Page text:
# Centroids of Triangles with Vertices on the Unit Circle

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Marden's theorem [1], which Dan Kalman calls "the most marvelous theorem in mathematics," [2] states that given a triangle in the complex plane, there is a unique ellipse (the Steiner inellipse) that is tangent to the midpoint of each side of the triangle. Further, if the vertices of are the points , then the foci of are the critical points of the polynomial , and the centroid of is the root of .

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Contributed by: Chris Boucher (August 2022)

Open content licensed under CC BY-NC-SA

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References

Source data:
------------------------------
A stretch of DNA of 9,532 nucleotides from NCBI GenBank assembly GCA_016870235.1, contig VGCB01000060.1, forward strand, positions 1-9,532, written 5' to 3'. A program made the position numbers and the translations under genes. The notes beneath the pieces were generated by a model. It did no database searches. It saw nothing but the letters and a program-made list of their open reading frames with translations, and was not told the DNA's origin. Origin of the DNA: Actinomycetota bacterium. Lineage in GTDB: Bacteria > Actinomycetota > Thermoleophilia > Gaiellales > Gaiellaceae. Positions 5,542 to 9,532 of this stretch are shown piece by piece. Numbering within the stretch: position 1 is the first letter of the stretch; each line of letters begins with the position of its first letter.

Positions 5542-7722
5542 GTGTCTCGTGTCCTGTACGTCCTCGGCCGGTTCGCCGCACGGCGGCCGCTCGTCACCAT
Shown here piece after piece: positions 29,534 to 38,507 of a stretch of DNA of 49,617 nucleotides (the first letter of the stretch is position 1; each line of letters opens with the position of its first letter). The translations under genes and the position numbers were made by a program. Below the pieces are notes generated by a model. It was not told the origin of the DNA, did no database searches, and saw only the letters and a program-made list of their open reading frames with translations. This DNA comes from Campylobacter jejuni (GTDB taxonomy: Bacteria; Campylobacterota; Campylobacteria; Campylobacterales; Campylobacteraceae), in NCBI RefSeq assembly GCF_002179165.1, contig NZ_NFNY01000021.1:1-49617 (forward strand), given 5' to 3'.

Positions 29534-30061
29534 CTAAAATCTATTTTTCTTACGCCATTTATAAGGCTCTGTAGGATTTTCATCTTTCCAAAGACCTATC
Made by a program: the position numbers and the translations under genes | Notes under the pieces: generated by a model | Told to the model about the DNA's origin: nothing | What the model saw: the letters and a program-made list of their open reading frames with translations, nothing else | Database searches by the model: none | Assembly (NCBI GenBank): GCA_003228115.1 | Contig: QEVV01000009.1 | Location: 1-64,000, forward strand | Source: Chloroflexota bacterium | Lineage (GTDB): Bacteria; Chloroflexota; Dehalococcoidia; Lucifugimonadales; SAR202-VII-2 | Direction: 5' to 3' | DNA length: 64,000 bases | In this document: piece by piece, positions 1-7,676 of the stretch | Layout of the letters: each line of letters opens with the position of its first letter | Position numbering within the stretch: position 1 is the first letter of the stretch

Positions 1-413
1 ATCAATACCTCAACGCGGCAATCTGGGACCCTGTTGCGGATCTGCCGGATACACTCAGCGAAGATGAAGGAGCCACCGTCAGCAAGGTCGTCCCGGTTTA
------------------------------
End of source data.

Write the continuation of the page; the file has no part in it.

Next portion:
[1] B. Torrence, "Marden's Theorem" from the Wolfram Demonstrations Project—A Wolfram Web Resource. demonstrations.wolfram.com/MardensTheorem.

[2] D. Kalman, "An Elementary Proof of Marden’s Theorem," *The American Mathematical Monthly*, 115(4), 2008 pp. 330–338. www.jstor.org/stable/27642475.

[3] C. Frayer, M. Kwon, C. Schafhauser and J. A. Swenson, "The Geometry of Cubic Polynomials," *Mathematics Magazine*, 87(2), 2014 pp. 113–124. doi:10.4169/math.mag.87.2.113.

[4] T. Garza, "The Centroid of a Triangle Divides Each Median in the Ratio 1:2" from the Wolfram Demonstrations Project—A Wolfram Web Resource. demonstrations.wolfram.com/TheCentroidOfATriangleDividesEachMedianInTheRatio12.

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